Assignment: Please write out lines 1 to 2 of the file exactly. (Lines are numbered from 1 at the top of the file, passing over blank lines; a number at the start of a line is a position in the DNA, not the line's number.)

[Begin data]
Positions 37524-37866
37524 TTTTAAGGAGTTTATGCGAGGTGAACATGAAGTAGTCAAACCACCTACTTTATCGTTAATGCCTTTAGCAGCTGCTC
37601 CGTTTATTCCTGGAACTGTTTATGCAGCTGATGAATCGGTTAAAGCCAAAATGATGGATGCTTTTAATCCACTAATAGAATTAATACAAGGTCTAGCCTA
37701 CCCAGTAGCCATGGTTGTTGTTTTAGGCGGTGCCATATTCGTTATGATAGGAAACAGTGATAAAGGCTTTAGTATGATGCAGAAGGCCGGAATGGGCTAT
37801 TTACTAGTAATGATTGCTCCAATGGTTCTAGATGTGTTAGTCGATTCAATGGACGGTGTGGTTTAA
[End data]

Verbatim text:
Positions 37524-37866
37524 TTTTAAGGAGTTTATGCGAGGTGAACATGAAGTAGTCAAACCACCTACTTTATCGTTAATGCCTTTAGCAGCTGCTC